When I first designed the Relativity Quilt, I think I was in search of a quick pattern that kind of rebelled against the modern quilting world. I really wanted somewhat of an art piece that I could hang on my wall. My friends and family quickly fell in love with the design - I think mostly because they could relate to it, as opposed to other quilting patterns. When I first started really drawing in high school, I was somewhat obsessed with M.C. Escher - his work spoke to me in a way I can’t really explain. Over the years my drawing style did not resemble his work in the slightest, though, he was definitely a major influence on this pattern design. I took his ‘stairs to nowhere’ concepts and brought them to life in the form of a bright and colorful quilt. Most of his work is in all black and white but I LOVE color and this is the perfect quilt to show some good old color theory techniques off! Read on for a brief intro on color theory techniques that you can directly apply to your quilting.
Now Let’s Talk Details…
Picking Out Colors….
Honestly, this may be the most challenging part of this pattern! You can start out by using the B/W filter on your mock-up, coloring sheet, or fabric pull to visualize the different values of your color ideas. Once your photo is in B/W, here are some questions you can ask yourself: Is there a wide range of lights, mediums, and dark tones? Does the pattern still read even though there is no color?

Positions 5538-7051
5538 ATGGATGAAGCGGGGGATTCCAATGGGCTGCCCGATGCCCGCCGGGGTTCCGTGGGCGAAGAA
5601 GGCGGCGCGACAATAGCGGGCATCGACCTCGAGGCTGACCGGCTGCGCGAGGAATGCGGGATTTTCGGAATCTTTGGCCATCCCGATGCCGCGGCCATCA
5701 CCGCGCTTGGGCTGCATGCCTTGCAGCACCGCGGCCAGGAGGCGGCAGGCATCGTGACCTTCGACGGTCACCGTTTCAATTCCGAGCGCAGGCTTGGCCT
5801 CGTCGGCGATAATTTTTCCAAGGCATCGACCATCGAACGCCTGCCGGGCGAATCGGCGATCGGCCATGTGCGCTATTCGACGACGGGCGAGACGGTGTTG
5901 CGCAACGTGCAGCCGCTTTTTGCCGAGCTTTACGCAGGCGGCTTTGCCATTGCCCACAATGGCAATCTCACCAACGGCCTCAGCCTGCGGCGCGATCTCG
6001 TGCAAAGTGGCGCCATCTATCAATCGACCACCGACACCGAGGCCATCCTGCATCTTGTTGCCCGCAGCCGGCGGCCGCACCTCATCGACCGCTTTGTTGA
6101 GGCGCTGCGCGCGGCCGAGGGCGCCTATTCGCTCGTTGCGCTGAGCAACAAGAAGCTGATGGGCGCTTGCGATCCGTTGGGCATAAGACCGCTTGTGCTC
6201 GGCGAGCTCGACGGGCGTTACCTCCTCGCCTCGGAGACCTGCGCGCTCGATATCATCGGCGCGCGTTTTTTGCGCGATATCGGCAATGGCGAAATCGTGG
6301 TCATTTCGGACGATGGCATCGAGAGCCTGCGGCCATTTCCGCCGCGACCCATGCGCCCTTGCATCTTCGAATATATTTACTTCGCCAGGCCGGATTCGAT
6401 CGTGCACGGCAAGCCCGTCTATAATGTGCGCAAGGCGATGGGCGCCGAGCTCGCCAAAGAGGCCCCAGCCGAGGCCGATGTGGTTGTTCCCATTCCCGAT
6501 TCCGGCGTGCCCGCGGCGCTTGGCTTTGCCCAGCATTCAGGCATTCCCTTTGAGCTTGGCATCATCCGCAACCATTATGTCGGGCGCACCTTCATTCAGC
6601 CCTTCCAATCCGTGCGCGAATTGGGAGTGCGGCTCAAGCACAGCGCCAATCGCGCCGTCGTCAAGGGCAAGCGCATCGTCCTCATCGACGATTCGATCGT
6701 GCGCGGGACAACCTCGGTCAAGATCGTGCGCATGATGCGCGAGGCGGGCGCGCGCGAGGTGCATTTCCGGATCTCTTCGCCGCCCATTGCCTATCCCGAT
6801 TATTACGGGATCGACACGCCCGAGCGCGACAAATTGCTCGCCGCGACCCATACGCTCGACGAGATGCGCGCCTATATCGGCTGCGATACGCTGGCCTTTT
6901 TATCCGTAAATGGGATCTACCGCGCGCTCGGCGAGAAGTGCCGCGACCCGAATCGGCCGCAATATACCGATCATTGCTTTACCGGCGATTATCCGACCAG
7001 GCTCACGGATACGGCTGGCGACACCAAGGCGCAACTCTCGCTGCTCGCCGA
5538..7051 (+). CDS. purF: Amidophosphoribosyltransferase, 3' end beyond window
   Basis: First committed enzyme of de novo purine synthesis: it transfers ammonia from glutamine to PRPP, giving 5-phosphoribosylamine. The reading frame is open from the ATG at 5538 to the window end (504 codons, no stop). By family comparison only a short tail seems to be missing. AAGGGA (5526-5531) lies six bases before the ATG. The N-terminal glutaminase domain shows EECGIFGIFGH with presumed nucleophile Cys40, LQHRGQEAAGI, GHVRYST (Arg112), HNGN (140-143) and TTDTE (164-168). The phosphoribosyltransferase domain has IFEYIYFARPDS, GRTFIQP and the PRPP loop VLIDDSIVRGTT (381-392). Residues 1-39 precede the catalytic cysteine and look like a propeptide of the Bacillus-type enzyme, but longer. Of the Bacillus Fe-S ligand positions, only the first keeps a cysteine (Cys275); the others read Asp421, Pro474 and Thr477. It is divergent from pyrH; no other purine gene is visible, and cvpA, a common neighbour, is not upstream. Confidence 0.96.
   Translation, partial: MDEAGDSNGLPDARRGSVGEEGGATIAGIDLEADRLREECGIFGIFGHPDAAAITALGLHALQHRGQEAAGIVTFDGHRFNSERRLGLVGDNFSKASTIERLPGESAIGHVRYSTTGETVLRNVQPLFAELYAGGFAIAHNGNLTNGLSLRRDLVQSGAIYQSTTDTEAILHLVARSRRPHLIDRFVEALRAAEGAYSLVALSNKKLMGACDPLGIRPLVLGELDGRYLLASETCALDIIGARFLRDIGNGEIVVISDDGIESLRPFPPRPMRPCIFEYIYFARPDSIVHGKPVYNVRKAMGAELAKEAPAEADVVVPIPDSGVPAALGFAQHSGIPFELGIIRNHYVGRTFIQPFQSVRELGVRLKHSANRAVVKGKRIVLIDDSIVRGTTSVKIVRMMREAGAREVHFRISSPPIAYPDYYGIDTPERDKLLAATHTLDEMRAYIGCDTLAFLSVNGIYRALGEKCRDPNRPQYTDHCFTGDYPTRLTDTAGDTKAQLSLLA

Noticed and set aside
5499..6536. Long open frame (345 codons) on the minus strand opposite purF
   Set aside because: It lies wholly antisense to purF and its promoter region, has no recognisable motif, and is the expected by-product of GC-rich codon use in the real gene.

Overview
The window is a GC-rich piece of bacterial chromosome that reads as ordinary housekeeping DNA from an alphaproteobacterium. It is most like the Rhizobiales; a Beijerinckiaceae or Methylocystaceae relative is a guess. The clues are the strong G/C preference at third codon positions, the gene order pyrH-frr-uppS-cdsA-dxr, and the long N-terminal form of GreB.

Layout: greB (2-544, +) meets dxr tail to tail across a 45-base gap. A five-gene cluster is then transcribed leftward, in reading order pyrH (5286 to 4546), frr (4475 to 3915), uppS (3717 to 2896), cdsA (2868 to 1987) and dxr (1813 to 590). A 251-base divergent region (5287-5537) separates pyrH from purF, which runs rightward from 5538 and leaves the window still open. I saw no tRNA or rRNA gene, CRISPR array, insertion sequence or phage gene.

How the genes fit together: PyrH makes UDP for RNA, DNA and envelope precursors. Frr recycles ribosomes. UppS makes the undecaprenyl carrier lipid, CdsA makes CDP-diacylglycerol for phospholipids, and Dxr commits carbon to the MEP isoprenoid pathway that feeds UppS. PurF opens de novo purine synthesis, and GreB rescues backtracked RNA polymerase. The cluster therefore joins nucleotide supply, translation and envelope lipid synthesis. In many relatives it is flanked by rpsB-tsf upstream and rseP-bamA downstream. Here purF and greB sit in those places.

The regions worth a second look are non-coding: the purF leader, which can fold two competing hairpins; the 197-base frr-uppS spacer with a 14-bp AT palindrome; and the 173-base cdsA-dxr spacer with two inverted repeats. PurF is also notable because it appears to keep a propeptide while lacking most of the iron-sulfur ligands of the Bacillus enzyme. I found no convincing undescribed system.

Another tactic you can try is starting out with the basics - do you want warm or cool tones? A combo of both? Monochromatic?
See the image below for the different types of color combos that make a great starting point for any fabric pull!
If you look at the color wheel to the right, I marked the color concepts behind the cover quilt. Since there are a wide array of color tones in this pattern, I chose to stick to a combination of both analogous and complementary (Tetradic ) colors. The warm tones and cool tones are analogous to each other, but are also complementary to each other forming a rectangle on the color wheel. I also made sure that my values were varying across the stripes so that no color got lost and/or jumbled together. This is shown in the B/W version of the quilt - as you can see, you are still able to read the pattern, see the stripes, and even without the color it still looks great.